In post hoc analysis of the CANPAP trial, Arzt et al. reported that when central sleep apnea is effectively treated (defined as AHI < 15) CPAP has a positive effect on transplant free survival and left ventricular ejection fraction (LVEF) (11). Although the data are limited, multiple small studies have shown that adaptive servoventilation (ASV) is better tolerated by heart failure patients. By delivering preset minute ventilation and a backup respiratory rate, ASV normalizes the breathing pattern via reduction of hyperventilation and associated hypocapnia.  ASV has also been shown to improve sleep-disordered breathing, LVEF, and compliance, though large-scale randomized trials are needed to further examine these outcomes (12, 13, 14).   

The SERVE-HF study is a multinational, multicenter, randomized controlled Phase IV study on the effect of treatment with ASV on morbidity, mortality, and cost-effectiveness ASV therapy, in patients with chronic heart failure and predominantly CSA-CSB (15).  In this trial, patients with chronic, symptomatic heart failure (NYHA class 2-4) with ejection fraction ≤ 45 % and moderate to severe central sleep apnea (defined as an AHI >15, >50% of the events being central in nature, and central apnea index at least 10) were randomized to two arms: best medical care alone versus best medical care plus ASV titrated to minimize AHI.

On May 13, 2015, ResMed released a safety notice regarding the use of ASV in heart failure patients based on the preliminary results of the SERVE-HF study (16).  Preliminary analysis of the data showed a statistically significant increase in absolute risk of cardiovascular mortality for patients in the arm that received ASV compared to those in the control group (2.8% absolute increased risk).  Of note, this study cannot be applied to patients with heart failure and other forms of central sleep apnea.  Results of a final analysis, including sub-group analyses, are still pending.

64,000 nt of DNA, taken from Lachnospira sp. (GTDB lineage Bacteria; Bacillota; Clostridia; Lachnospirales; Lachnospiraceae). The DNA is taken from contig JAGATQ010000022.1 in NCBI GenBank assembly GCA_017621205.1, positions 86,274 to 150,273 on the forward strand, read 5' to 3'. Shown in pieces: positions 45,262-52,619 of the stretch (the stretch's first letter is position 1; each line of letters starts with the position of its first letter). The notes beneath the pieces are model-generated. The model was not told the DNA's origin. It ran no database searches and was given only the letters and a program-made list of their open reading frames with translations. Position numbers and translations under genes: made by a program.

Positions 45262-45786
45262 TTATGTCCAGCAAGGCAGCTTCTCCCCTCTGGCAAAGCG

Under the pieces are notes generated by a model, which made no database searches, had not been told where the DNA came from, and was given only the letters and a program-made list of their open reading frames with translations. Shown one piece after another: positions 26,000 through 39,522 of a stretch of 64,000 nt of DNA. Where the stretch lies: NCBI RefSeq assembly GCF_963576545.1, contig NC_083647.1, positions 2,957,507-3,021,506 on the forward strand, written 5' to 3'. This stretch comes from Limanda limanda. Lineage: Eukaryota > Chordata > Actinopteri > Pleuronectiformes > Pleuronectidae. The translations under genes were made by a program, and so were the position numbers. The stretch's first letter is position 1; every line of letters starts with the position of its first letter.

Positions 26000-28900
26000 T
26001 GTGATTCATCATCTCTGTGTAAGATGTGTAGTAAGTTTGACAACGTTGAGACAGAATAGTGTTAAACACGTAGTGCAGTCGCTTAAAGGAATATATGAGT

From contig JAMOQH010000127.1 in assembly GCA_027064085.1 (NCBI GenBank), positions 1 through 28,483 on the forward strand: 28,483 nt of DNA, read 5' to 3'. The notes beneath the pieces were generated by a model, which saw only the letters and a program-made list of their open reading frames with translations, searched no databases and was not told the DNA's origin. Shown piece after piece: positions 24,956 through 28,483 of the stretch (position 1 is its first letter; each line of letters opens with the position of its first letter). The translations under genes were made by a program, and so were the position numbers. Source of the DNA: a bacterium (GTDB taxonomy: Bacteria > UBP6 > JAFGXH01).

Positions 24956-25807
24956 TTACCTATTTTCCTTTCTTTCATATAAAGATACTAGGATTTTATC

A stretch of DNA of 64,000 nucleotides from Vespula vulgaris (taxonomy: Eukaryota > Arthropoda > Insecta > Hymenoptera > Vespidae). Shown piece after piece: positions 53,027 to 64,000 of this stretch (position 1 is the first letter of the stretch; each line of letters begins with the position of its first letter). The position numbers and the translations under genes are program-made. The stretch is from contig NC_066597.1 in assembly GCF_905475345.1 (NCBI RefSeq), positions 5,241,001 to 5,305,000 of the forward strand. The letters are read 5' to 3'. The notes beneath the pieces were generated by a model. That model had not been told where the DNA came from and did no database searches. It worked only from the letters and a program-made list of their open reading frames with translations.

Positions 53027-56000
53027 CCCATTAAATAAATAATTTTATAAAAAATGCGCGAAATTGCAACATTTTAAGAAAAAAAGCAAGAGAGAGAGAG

The American Academy of Sleep Medicine has recommended (17): 1. ASV not be prescribed to treat central sleep apnea in patients with symptomatic heart failure and LVEF<45% until further data are available; 2. Clinical assessment for heart failure, along with objective assessment of left ventricular ejection fraction if heart failure symptoms are present, should be done if a patient is started on ASV therapy; 3. Prior patients with symptomatic heart failure treated with ASV since 2005 should be advised of the risks of therapy with the recommendation to discontinue ASV therapy and use another treatment modality.

The mechanism as to why ASV was associated with increased mortality in this group of patients is still unclear. We question the affects of changes in intra-thoracic pressure on heart function. Some have also questioned whether Cheyne-Stokes breathing may in fact be protective in patients with severe congestive heart failure. Although these theories are interesting, the true mechanism remains a mystery and further investigation is needed.

In conclusion, at this pivotal point in our understanding of the management of central sleep apnea and Cheyne-Stokes breathing in patients with systolic heart failure, careful clinical evaluation needs to be considered prior to the initiation of a treatment modality. 


  1. Central sleep apnea with Cheyne-Stokes breathing.